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This Trait Drives Personal Success

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Of late, there’s been a number of questions on my Quora account from high school seniors and their parents about what will happen to them if they don’t get into their dream school.

This was and is my response:

The secret of hiring and life success has little to do with where someone went to university – those who get ahead work the hardest.

Now I didn’t always believe this, but after 50 years in industry and recruiting working with major people and major companies, I learned it was true.

As I started placing people and tracking their performance over an extended period of time I developed the following Hiring Formula for Success to summarize my findings. It turned out to be a shorthand way of predicting someone’s performance in a new job. In fact, I recently tweeted this image with the quote above. In 48 hours it got 144,000 views.

Of course, the technical people wanted the formula validated before they would use it, but the other 90% instantly understood what it meant. For the non-convinced technical folks I suggested it was commonsense, saying it wasn’t a mathematical formula but a relationship describing what motivates people to excel at work. The logic is what’s commonsense: People work harder doing work they like to do in situations they enjoy being in and with people they like working with and for.

As a formula, there’s no doubt about the direct relationship between ability and fit, but I’m not sure motivation is squared. It probably should be to the Nthpower. Of course, whatever the actual number is doesn’t matter.

What matters is that hard work is the key to success and the results increase exponentially the harder a person works.

Here’s another related formula that will help you personalize the Hiring Formula for Success:

Ability plus Opportunity = Success

In commonsense words this means that while the ability to do the work is important, if you don’t have the opportunity to excel at doing it, your ability will be wasted. That’s why my advice to those willing to listen is that the opportunity won’t be given to you. Instead you have to seek it out. One way to do this is to volunteer for work no one else wants to do or ask to handle assignments that offer significant stretch and learning. This is how you demonstrate to those you work with that you’re willing to work hard and want to get ahead faster than your peer group. Big point: If you have the ability and potential those who work with you will give you the opportunity if you ask for it. Some will even give it to you without asking.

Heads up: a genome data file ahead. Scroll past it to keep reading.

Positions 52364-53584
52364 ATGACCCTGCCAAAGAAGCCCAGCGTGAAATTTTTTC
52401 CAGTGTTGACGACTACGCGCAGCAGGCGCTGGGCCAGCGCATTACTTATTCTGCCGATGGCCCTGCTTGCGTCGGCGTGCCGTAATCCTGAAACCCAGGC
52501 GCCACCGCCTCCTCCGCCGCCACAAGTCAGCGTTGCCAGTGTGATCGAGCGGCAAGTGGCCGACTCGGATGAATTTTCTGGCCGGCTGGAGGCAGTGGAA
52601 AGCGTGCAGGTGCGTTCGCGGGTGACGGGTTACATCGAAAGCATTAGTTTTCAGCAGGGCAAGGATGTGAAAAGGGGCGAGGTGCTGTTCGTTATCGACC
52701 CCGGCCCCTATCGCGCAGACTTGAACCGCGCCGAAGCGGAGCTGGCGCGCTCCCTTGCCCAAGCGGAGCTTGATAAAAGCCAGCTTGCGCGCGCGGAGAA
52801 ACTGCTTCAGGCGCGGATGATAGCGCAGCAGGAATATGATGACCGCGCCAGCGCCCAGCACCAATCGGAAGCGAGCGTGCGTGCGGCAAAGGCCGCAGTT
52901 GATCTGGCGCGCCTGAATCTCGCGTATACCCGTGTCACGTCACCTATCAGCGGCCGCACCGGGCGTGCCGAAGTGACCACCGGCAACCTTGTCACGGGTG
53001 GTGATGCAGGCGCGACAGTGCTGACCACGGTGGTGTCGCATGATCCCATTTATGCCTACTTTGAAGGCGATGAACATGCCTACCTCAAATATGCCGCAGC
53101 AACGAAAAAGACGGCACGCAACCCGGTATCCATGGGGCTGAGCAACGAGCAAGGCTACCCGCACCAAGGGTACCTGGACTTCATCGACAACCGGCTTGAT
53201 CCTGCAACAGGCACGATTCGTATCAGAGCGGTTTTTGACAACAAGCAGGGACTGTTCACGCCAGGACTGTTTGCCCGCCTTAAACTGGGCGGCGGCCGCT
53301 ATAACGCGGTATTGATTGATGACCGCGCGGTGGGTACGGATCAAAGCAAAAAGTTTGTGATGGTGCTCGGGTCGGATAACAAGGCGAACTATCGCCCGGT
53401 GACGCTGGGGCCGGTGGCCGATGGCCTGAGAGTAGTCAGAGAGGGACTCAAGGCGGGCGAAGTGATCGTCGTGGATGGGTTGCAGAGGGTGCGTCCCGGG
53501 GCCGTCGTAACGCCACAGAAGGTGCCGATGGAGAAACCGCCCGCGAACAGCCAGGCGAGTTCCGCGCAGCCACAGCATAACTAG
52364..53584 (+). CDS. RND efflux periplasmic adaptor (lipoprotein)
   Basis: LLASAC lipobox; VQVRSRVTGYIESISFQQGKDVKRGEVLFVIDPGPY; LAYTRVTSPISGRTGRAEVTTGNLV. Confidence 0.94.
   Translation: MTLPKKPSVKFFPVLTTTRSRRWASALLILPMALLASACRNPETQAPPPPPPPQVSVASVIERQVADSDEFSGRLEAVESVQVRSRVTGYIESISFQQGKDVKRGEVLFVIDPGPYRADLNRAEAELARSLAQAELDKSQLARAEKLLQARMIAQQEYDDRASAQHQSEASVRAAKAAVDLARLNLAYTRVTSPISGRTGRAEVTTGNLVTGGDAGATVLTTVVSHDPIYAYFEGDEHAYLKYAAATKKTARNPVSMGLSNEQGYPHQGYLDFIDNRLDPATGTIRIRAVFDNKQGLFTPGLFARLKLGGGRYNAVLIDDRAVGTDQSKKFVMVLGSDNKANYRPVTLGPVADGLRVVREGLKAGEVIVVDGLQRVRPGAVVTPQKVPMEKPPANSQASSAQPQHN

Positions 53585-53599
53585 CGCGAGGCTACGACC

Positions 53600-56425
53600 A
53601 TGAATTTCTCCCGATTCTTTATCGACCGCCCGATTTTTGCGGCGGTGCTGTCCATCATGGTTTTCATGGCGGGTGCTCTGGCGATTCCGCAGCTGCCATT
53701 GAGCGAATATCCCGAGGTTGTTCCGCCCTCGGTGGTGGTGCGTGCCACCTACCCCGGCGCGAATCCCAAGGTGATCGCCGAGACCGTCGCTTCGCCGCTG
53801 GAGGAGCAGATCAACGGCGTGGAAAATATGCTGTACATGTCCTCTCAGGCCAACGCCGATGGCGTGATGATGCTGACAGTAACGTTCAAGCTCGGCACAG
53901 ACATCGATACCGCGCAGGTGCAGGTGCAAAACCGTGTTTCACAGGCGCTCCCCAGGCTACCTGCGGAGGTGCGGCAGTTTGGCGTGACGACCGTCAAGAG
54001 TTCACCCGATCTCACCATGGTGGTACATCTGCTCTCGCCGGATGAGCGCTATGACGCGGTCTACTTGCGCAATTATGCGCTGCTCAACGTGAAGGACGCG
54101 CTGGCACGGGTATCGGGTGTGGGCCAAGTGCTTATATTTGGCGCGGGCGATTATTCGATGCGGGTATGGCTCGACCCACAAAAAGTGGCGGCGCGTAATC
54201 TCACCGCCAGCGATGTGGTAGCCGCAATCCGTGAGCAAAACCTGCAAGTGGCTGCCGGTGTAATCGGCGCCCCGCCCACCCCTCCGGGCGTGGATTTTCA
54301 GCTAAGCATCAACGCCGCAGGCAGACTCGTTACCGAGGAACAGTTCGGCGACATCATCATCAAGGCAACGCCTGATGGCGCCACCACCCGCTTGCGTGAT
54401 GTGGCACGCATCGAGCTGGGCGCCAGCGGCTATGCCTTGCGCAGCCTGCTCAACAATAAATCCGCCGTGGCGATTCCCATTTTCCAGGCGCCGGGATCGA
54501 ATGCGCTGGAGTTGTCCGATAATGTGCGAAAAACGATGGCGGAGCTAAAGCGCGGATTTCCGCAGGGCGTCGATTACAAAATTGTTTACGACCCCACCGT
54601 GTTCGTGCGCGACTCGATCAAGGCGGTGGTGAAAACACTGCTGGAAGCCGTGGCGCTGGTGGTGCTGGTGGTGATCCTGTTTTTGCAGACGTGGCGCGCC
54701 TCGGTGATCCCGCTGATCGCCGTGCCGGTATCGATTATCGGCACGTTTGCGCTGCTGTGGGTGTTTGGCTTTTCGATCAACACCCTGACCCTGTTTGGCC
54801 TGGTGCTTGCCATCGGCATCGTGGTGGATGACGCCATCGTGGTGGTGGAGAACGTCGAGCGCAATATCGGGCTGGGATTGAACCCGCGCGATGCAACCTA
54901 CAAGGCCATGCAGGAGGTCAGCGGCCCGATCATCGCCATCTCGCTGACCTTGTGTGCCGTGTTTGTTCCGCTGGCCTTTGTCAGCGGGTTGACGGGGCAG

Interviewing for Motivation 

Given all of these formulas and life advice, here’s how to interview for hard work and motivation.

Start by asking candidates to describe their most significant accomplishments related to the actual performance objectives of the job. Here’s an example of this questioning format: “One of the big challenges in this job is (describe it). What have you done that’s most comparable?”

Then spend 15 minutes peeling the onion to fully understand what the candidate accomplished and see if it compares to the real job requirements. Use the Hiring Formula for Success to guide your fact-finding. For the fit factors ask about the company culture, the intensity of the situation, the style of the person’s manager and the circumstances where the person thrived and where she/he struggled. For motivation ask for multiple examples of where the person took the initiative, volunteered for extra work and where the person naturally put whatever effort was required to get her/his work done on time and at the highest level of quality.

Now ask this same question for all of the other performance objectives of the job and connect the dots. (FYI: don’t do this all at once and share this question among different interviewers.) Done properly, obvious patterns will emerge. The biggest one is the trend of growth over time, i.e., the jobs are getting bigger and the mix is changing. As big: the circumstances where the person was motivated to excel and go the extra mile will be revealed. It’s usually some combination of the fit factors – great supportive manager, the right culture with the right people, the necessary resources and the right pace, and the work aligned with the person’s ability and intrinsic motivators.

Caution is urged when the fit factors are out of alignment. This is the cause of underperformance, dissatisfaction, demotivation and turnover.


The secret of hiring and life success has little to do with where someone went to university – those who get ahead work the hardest.